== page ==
The only major post-Reformation changes to the fabric are the large south-west angle-buttress to the tower in red brick (17th century) and the blocking of the north doorway. The altar rails are early 18th century. A major restoration was undertaken in 1877 (date on waterpipe heads) when the nave and north aisle roofs were replaced as well as some of the window tracery and the doors into the west dormer. At the same time the Honeywoods restored `their' chapel and put a new flat roof on the chapel, surrounded by an embattled parapet. (The steep-pitched roof was reinstated in c. 1960.) The large 3-light late perpendicular window in the south-wall was also totally renewed at this time. A 17th century pulpit survives, but all the old box pews were removed in 1877 and replaced by pitched-pine ones. In the 1960s the aisle pews were removed, leaving only those in the nave. At this time also, a large graveslab (found in the churchyard during levelling in 1956) was reused as an altar slab in the Honeywood chapel.

Size & Shape: Large rectangular area of mown grass. Faculty obtained (197?) to many gravestones and realign others (many around the edge of the churchyard). Remains of green to the east, and Court Lodge Farm (a working farm) - Elmsted Court - to the south.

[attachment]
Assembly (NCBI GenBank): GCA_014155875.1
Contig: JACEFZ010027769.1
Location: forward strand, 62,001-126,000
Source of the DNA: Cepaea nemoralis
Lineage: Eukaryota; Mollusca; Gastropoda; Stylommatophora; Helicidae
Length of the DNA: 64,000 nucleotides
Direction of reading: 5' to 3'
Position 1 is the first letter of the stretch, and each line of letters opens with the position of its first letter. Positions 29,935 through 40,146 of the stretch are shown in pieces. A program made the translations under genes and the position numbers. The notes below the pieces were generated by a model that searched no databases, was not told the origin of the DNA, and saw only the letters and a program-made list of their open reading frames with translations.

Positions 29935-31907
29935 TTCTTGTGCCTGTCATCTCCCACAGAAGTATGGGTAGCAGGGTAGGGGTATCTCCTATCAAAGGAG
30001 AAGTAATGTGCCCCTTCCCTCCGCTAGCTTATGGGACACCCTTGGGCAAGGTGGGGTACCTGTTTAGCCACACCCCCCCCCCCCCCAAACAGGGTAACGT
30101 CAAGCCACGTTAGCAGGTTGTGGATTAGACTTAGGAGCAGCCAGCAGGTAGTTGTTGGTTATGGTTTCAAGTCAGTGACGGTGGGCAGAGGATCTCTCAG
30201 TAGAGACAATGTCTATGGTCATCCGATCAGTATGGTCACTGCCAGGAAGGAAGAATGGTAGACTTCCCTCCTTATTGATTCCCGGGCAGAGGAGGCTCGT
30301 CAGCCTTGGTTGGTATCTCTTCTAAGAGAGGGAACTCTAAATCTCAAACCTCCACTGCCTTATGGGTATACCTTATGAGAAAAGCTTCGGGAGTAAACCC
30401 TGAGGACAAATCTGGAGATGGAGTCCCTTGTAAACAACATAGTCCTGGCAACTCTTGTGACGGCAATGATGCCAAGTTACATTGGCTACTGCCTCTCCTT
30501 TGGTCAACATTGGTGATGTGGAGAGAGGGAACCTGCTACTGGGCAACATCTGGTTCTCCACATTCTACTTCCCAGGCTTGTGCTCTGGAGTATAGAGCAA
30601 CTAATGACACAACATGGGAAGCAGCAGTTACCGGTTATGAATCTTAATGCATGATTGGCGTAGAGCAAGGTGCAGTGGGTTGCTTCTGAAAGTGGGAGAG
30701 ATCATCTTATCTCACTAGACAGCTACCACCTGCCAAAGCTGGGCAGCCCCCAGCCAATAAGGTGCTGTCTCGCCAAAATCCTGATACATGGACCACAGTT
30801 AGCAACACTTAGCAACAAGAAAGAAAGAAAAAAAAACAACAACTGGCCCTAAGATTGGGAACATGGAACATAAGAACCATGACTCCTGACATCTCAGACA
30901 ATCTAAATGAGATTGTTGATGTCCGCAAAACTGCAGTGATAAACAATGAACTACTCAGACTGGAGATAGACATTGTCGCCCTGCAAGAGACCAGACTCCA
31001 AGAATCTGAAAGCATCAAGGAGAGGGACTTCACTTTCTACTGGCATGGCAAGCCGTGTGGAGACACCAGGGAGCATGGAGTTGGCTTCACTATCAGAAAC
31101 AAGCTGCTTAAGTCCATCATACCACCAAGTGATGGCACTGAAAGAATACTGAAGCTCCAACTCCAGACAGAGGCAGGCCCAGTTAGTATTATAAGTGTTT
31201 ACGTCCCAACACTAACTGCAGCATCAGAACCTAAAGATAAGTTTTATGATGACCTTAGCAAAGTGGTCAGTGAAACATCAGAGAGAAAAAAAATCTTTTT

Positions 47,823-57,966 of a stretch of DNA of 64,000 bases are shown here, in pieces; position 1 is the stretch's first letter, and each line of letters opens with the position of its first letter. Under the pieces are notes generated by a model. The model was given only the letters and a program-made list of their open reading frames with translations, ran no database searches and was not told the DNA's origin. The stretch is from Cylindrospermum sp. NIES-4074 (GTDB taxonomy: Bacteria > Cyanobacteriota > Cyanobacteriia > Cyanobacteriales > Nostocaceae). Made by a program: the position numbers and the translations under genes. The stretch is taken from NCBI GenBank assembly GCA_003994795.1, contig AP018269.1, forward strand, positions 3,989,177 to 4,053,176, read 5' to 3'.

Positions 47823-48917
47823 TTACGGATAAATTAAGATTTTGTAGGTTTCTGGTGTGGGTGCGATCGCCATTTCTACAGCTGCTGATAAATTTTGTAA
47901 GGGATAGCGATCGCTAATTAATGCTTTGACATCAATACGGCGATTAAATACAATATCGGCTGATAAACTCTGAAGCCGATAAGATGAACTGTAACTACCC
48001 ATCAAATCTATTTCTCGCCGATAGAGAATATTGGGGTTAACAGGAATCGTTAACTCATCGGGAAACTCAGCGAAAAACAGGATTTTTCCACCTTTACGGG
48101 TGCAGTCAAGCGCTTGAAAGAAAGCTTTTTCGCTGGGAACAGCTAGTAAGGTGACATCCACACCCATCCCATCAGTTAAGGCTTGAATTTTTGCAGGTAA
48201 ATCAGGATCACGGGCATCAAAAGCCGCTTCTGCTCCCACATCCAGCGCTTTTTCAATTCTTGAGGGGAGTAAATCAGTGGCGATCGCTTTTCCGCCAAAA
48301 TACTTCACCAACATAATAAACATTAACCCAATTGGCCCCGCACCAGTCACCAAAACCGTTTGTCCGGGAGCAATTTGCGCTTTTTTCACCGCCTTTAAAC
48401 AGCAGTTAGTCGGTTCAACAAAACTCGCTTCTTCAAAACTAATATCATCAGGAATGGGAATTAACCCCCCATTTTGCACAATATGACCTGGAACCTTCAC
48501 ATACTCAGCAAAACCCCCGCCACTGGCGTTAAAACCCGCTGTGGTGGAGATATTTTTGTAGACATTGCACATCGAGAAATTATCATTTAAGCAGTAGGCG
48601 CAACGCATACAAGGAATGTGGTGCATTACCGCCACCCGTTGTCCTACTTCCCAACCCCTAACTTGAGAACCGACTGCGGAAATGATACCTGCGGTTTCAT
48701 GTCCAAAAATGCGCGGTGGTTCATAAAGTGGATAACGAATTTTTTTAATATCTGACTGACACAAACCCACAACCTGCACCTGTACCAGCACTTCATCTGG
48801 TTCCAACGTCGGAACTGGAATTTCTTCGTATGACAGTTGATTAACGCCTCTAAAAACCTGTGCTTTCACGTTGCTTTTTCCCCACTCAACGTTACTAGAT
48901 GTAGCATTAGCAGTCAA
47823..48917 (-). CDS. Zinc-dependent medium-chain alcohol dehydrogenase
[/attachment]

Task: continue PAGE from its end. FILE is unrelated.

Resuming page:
Condition: Good

Ecological potential: ? Yes

HISTORICAL RECORD (where known):
Earliest ref. to church: Domesday Monachorum.

Evidence of pre-Norman status (DB, DM, TR etc.): Field chapel (to Waltham)

Late med. status: Vicarage, appropriated early 13th century.

Patron: The Archbishop: early 12th century to St Gregory's Priory, Canterbury then in 1537 King, and in 1538 to the Archbishop.

Other documentary sources: Domesday Monachorum; Cartulary of St Gregory's Priory, Canterbury (printed Camden Society 3rd Series, Vol. 88 (1956)); Testamenta Cantiana (1907), 114-6; Hasted (2nd ed.) VIII, 42-5.

Inside present church: ? Good, but brass indents, legers, etc. not apparently in situ (?moved 1877).

Outside present church: Churchyard levelled 1970s. Small drains and runs (1877 ).

Quinquennial inspection (date\architect):

The church and churchyard: A fine medieval church with many interesting and some unusual features, like the timber framed tower upper stage. The build shows how an early `chapel' (c.1100) developed into an important late medieval parish church with several dated late 15th/early 16th century features. Despite the loss of 3 of its 6 main roofs, the church has not been heavily restored (main restoration in 1877).

Immediate topographical context: The church is finely sited at c. 500 feet above sea level, with only the Court Lodge nearby. It stands in a large rectangular graveyard on a downland ridge only 1 miles north of the North Downs scarp. All settlement in the parish is dispersed.

Guide Books: September 1985 (revised 1985), by F Hopkinson (contains plan and section of tower by G. Denny).

Plans and early drawings: Petrie view from south-east in 1808.

Church locked. Key:

DATE VISITED: 22nd September 1990                                   REPORT BY: Tim Tatton Brown